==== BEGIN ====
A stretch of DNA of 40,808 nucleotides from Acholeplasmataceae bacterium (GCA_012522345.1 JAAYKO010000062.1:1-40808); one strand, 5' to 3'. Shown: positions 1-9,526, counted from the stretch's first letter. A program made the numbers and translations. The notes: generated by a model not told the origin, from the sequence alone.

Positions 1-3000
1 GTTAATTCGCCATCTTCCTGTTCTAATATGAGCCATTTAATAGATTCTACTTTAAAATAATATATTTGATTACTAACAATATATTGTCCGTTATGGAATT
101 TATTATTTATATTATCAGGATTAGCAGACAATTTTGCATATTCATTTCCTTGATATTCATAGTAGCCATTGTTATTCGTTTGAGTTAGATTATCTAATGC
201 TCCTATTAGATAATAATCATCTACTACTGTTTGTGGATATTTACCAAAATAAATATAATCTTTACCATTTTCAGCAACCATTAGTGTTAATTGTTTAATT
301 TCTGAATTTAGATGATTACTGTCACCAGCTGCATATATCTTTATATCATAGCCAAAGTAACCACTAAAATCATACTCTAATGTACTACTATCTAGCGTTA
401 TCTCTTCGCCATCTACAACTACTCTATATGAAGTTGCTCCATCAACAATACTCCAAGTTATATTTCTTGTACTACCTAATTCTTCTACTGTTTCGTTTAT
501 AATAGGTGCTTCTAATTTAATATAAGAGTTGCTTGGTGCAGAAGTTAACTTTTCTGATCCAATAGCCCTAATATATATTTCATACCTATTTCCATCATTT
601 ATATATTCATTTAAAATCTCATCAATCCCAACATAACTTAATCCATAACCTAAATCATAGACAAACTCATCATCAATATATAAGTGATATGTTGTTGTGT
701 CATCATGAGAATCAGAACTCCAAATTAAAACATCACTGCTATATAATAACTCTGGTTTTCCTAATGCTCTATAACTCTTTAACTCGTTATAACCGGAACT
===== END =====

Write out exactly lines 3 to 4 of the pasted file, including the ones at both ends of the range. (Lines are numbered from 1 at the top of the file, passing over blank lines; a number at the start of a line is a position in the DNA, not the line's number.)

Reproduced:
1 GTTAATTCGCCATCTTCCTGTTCTAATATGAGCCATTTAATAGATTCTACTTTAAAATAATATATTTGATTACTAACAATATATTGTCCGTTATGGAATT
101 TATTATTTATATTATCAGGATTAGCAGACAATTTTGCATATTCATTTCCTTGATATTCATAGTAGCCATTGTTATTCGTTTGAGTTAGATTATCTAATGC